David Maxfield is coauthor of two New York Times bestsellers, Change Anything and Influencer.
Dear Crucial Skills,
How do you suggest we prepare to talk about something that matters immensely to us? We may think we are ready to engage in dialogue, but deep down, we are pretty sure we are “right.”
For instance, what if I believe that good nutrition and exercise is vitally important to good health, and my spouse—who just had a heart attack—believes those factors are negligible and that family history is the determining factor in whether a person is likely to have a heart attack?
Or how about the situation where one brother believes the family business should be conducted in such a way that profits are maximized and the other brother believes that the environment must be the first consideration? How do I ready myself for these types of conversations? How do I open my heart and my mind to differing points of view?
Your question gets at the heart of why many conversations fail: at some point in the dialogue, our motives degrade. We start to care more about winning than about finding common ground and common solutions. Of course, this is especially likely when we care passionately about our position. The dialogue turns into debate or argument. And, as Dale Carnegie famously said, “You can’t win an argument.”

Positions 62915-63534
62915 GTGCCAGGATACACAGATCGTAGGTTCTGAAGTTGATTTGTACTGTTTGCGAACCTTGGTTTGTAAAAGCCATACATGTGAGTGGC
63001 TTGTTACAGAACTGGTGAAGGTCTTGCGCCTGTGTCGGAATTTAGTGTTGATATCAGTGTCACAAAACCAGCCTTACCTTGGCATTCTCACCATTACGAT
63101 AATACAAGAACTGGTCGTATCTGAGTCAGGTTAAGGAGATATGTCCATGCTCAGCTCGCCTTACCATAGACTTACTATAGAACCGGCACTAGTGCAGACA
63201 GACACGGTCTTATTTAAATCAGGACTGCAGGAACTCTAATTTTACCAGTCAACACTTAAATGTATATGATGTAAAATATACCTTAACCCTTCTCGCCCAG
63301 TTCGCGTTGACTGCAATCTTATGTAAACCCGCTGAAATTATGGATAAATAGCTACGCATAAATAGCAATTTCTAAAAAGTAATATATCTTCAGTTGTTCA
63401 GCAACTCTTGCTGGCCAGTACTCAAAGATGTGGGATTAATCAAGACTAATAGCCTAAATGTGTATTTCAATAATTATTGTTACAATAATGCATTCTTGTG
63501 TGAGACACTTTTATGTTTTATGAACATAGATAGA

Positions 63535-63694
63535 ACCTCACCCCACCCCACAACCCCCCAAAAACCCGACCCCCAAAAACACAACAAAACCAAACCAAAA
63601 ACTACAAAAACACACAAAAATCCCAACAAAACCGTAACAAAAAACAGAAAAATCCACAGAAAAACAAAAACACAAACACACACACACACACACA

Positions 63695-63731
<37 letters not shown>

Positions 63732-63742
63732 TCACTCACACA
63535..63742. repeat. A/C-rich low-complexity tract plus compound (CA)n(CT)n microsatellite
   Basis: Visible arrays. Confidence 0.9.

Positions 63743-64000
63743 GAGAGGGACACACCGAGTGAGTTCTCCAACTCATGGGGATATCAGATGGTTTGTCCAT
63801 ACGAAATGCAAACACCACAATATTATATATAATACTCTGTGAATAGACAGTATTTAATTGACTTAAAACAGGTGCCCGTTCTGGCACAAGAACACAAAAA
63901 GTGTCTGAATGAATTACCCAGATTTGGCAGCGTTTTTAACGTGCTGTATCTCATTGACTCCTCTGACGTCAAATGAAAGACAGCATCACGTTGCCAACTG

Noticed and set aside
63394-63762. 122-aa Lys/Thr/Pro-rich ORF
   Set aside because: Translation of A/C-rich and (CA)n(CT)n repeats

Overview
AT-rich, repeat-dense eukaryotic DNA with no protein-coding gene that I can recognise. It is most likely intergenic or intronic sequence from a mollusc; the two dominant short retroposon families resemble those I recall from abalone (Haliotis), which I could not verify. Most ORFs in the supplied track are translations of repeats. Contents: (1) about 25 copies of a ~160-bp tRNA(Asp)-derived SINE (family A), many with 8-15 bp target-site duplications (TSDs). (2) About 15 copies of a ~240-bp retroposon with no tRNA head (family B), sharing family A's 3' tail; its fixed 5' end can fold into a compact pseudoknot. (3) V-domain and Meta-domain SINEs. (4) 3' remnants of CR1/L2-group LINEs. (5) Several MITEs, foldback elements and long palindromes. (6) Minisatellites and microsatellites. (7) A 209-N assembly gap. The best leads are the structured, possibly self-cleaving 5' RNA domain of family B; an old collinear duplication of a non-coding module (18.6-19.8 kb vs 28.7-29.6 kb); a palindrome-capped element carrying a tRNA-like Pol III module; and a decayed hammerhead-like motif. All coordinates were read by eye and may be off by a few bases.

Today’s world contains a lot of polarizing issues, and zealots on both sides talk and listen mostly to themselves. They bolster their own positions and disparage the other side. Then, when the two sides meet, it’s to joust and score points, not to find common ground or common solutions.
Why dialogue is valuable: I personally have trouble staying in dialogue when I know I’m right—not just factually right, but morally right. I do believe there are rights and wrongs. So, isn’t it sometimes better to bypass dialogue and defeat the other side? Yes, those occasions exist. While dialogue might not always be the best solution, it is especially important in two circumstances: